Evan C   

I second the suggestions of Three Colors: Blue and Two Days, One Night

Also: The Pianist.

 

Share this post


Link to post
Share on other sites

Hi all. Thanks for the wonderful feedback so far. I can certainly appreciate your concern, Darren, with the word 'resilience.' How awful to have experienced the murder of your family members. Though traumatic in a very different way, in my own ongoing struggle with depression, the idea of resilience has been held over my head as something to strive for, something I need to be whole, etc., by friends, family, therapists, and at times that has been inspiring and at other times not helpful or even shame-inducing as you say.

If resilience means the 'ability to bounce back to the same shape' as I read in some definitions, when applied to those who have been through trauma, that's just not realistic right? There's no going back to the shape of what was before. There's a whole new shape to things that must encompass the pain and the wounds for us to find healing.

The title of the summit was created by health care professionals who are organizing the interdisciplinary conference. Not sure why those words as opposed to others. I used them above since they're what I have to work with. Doesn't mean we can't push back a bit though! Language matters when we talk about these tender subjects. Thanks for that reminder Darren.

Edited by Tyler Beane Kelly

Share this post


Link to post
Share on other sites
Andrew   

Hi Tyler:

For me, Kurosawa's lifework still offers the best cinematic insight into the notion of trauma and healing/grace/recovery/resiliency/whatever-word-works-for-you.  This is a particular passion of mine; as a psychiatrist, I worked for several years almost exclusively with combat veterans with PTSD.  At that time in my career, I discovered Kurosawa's work, and it spoke to me on this subject more than any other art I've found before or since.  Ultimately, I presented a Grand Rounds to a university faculty in my town, integrating notions of trauma/recovery with Kurosawa's biography and art.  (If you're interested, I could try to track down a print copy of my presentation for you.)  A couple of years later, I contributed a chapter to Ken Morefield's second volume of Faith and Spirituality in Masters of World Cinema on this topic.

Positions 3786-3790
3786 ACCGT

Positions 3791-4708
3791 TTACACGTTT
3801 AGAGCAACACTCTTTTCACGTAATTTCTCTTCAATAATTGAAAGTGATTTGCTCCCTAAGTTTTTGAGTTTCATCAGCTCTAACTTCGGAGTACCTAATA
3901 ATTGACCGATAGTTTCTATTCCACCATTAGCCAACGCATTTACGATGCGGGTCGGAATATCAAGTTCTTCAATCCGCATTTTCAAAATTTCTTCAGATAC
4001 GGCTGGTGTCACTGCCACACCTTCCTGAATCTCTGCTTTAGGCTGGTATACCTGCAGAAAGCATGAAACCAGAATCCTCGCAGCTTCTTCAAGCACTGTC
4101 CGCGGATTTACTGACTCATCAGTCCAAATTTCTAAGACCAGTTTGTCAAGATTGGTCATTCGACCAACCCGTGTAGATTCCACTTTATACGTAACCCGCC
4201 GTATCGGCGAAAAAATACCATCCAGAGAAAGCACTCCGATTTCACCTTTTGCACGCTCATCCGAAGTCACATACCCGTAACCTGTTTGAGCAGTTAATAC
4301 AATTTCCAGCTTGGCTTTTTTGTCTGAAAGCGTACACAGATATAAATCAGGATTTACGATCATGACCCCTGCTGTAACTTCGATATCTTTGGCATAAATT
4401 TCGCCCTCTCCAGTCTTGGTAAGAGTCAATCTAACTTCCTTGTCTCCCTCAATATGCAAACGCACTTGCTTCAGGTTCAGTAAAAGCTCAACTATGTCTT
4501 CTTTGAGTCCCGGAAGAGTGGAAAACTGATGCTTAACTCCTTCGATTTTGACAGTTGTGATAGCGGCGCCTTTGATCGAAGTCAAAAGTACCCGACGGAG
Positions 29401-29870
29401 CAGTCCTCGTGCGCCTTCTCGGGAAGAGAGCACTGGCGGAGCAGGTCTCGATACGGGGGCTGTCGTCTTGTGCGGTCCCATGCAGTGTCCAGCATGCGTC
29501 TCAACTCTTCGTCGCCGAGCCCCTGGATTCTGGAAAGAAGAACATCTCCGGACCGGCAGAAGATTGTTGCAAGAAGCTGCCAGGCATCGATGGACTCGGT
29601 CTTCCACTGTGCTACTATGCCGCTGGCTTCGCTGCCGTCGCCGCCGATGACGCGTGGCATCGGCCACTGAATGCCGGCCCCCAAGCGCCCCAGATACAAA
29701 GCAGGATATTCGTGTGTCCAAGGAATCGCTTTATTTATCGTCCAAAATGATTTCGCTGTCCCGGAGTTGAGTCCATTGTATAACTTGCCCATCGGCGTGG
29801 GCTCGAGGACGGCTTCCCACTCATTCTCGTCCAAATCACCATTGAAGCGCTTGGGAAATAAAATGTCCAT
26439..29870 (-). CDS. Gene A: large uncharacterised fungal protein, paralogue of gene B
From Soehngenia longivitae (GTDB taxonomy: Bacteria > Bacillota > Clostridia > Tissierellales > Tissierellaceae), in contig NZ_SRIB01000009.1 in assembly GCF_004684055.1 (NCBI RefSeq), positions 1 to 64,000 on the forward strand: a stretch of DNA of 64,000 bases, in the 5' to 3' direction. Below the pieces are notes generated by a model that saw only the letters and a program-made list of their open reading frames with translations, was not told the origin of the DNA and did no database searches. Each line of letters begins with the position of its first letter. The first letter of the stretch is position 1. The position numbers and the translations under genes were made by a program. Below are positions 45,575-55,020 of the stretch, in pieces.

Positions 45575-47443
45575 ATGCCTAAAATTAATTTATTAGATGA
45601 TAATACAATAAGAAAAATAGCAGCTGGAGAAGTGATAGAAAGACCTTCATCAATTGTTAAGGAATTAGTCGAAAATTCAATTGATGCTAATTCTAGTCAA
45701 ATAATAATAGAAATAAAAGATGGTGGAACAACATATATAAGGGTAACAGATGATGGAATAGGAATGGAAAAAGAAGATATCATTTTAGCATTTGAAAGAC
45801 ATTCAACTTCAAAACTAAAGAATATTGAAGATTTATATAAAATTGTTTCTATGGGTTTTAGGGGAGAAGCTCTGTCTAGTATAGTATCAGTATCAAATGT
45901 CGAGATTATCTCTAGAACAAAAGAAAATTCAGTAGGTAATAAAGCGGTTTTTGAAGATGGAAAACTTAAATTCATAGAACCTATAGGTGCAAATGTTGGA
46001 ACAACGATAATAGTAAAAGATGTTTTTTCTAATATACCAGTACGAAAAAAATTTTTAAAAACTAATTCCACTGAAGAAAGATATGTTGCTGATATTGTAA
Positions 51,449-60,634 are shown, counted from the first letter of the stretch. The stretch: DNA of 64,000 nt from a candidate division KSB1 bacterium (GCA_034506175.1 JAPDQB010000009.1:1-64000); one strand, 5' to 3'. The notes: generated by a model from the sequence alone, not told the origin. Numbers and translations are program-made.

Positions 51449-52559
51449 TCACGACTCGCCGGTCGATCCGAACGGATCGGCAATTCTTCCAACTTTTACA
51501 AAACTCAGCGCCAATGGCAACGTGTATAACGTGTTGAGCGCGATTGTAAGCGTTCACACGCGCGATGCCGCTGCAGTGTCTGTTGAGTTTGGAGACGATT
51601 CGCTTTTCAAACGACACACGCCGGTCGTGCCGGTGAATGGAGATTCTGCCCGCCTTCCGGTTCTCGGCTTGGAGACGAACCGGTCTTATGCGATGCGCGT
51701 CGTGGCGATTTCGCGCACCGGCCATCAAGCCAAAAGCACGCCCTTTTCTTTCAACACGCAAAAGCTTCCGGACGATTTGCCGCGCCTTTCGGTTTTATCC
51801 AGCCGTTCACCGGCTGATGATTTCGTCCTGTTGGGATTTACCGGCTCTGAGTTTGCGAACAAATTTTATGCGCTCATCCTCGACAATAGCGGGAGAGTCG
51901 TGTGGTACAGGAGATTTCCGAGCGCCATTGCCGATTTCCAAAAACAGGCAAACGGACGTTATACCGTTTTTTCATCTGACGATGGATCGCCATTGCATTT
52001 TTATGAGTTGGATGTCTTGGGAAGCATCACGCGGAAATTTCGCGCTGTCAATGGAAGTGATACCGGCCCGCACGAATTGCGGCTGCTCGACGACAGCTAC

Kurosawa's films and characters that best exemplify this subject for me are Mifune's cop in Stray Dog, Mifune's peasant/samurai in Seven Samurai, the Mantis/Otoyo contrast in Red Beard, the central character and the leading women of Ran (for instances of how trauma can wreck character and eviscerate one's worldview), and the lead character of Rhapsody in August.  I can go into greater detail if you'd like, but I don't want to ramble on to an empty auditorium.

I know you didn't ask about books, but have you read Judith Herman's Trauma and Recovery?  Still the seminal book on this subject, in my opinion; not a quick read but accessible to an educated layperson.  In a more literary vein, Jonathan Shay's Achilles in Vietnam and (to a lesser degree) Odysseus in America were brilliant explorations of themes of trauma, wrecked character, and recovery by way of Homer's epics.  Bryan Doerries' more recent translations of Greek tragedies in All That You've Seen Here Is God beautifully, powerfully carry Shay's mission into the 21st Century. 

Share this post


Link to post
Share on other sites
Mike_tn   

Good topic for a film listing. Maybe they can be compiled at the top.

Johnny Got His Gun (1971) and Days of Wine and Roses (1962).

Plus I liked already mentioned All Is Lost.

 

 

Share this post


Link to post
Share on other sites
Tyler   

The Sweet Hereafter is about a small town in the aftermath of a school bus accident.

Peter Weir's Fearless is about surviving a plane crash while most of the passengers died.

Share this post


Link to post
Share on other sites

Create an account or sign in to comment

You need to be a member in order to leave a comment

Create an account

Sign up for a new account in our community. It's easy!

Register a new account

Sign in

Already have an account? Sign in here.

Sign In Now
Sign in to follow this  

×